What Causes Depression?

Medically reviewed by Andrea Brant, LMHC
Updated April 19, 2024by BetterHelp Editorial Team
Content warning: Please be advised, the below article might mention trauma-related topics that could be triggering to the reader. Please see our Get Help Now page for more immediate resources.

Depression is a mental health condition classified in the Diagnostic and Statistical Manual of Mental Disorders (DSM-5). Symptoms of depression include persistent feelings of sadness, loss of interest in previously enjoyed activities, changes in appetite and sleep patterns, difficulty concentrating, feelings of worthlessness, and, in severe cases, thoughts of self harm or suicide. 

If you are experiencing suicidal thoughts or urges, call the National Suicide Prevention Lifeline at 1-800-273-TALK (8255) or text 988 to talk to someone over SMS. Support is available 24/7.

Depression affects approximately 5% of the global population, as stated by the World Health Organization. This complex condition encompasses several depression disorders, including major depressive disorder and bipolar disorder, producing widely varying symptoms. The accurate diagnosis of depression is challenging due to its complexity, and a unified theory explaining the exact cause of depression is yet to be established.

Although depression may be partly caused by genetics, life experiences, brain chemistry, and differences in brain structure, a deeper understanding of certain elements linked to depression can provide clarity regarding symptoms and treatment. The following discussion will delve into the science behind common biological, psychological, and environmental factors thought to contribute to depression disorders.

Potential causes of depression

Want to learn more about the symptoms and causes of depression?

For several decades, researchers believed that an imbalance of brain chemicals, specifically nerve cells, was the primary contributing factor for what caused depression. However, recent studies, supported by organizations like the American Psychiatric Association, suggest that such an imbalance may not be the cause of depression. Instead, science now points to a confluence of causes that may be at work in depression disorders. Elements like brain structure, genetics, hormonal changes, family history, certain personality traits, existing mental health conditions, and environmental factors, including stressful life events, have all been linked to depression through scientific research.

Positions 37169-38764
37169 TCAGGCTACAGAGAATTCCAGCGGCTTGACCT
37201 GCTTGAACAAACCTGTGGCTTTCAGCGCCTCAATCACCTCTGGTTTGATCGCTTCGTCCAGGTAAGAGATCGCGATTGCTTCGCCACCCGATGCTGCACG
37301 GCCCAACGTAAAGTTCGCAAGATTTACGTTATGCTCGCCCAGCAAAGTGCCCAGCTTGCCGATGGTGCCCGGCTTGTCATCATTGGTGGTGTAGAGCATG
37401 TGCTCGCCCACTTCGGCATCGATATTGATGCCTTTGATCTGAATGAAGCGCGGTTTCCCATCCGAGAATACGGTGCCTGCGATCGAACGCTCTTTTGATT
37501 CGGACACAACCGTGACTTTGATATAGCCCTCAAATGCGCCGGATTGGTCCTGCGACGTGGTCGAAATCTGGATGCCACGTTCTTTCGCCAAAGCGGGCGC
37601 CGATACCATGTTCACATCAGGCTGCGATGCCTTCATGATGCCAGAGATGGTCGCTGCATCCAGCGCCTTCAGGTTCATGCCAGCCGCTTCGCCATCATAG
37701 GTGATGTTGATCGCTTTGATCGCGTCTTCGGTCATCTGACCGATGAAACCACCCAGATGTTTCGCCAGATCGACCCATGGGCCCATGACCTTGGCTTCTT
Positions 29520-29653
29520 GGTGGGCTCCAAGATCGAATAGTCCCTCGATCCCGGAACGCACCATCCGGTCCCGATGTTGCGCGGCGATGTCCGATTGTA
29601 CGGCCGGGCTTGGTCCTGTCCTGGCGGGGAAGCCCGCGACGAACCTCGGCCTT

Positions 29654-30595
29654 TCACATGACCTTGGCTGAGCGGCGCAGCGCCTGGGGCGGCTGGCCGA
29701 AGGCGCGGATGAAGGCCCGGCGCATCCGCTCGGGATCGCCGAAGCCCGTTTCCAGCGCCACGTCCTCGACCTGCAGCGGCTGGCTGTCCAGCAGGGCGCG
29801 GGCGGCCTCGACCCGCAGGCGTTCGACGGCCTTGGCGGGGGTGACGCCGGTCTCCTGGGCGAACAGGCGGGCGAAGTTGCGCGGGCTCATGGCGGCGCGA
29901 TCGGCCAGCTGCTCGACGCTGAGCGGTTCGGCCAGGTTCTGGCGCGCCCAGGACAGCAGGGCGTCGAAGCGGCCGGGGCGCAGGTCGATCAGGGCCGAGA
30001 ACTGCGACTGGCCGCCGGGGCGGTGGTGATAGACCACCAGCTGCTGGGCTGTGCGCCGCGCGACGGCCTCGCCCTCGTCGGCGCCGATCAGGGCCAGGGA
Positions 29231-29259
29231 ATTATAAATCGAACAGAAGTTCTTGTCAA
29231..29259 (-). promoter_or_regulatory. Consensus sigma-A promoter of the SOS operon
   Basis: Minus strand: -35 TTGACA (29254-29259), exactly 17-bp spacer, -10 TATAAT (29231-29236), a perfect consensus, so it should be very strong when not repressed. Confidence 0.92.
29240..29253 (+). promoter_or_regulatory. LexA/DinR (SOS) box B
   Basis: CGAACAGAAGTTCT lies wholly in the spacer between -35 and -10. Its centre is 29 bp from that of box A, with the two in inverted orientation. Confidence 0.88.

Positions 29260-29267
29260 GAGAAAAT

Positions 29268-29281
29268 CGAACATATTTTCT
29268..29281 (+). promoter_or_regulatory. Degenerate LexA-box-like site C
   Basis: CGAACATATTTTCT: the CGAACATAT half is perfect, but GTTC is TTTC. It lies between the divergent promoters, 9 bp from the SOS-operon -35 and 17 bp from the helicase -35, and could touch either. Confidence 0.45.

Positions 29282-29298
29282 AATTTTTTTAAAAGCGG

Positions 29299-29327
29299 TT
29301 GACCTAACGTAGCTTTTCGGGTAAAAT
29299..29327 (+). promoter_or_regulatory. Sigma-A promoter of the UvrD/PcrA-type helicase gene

Chemical imbalance

In the 1960s, researchers discovered a connection between low levels of serotonin—a brain chemical that helps with a number of important processes in the body—and symptoms of clinical depression. Diagnosing depression based on the presence of chemical imbalances became the prevailing theory. Recently, however, researchers and institutions like the National Institute of Mental Health have questioned whether this is the true cause of depression. One broad-based study on the chemical imbalance theory concluded that its legitimacy is not supported by the available evidence. While still considered a contributing factor by many, science now points to a combination of other causes (brain structure, genetics, stressful events, etc.) as a more likely basis for the development of depression. 

Brain structure

The brain is responsible for managing our mood, so it makes sense that changes in its function and composition can lead to symptoms of depression. This was partly why researchers formulated the chemical imbalance theory and developed medication like selective serotonin reuptake inhibitors (SSRIs) to address it. The idea was that antidepressants would correct that imbalance in the brain and improve low mood, and there is research that supports the efficacy of antidepressants in treating depression.

So, if antidepressants that boost production of brain chemicals like serotonin have been proven to work for depression, then why is a chemical imbalance no longer the dominant theory to diagnose depression? Researchers have found that these antidepressants may help increase neuron production, which in turn can decrease symptoms of depression. This suggests that brain structure and neuron activity may be more important than the volume of chemicals.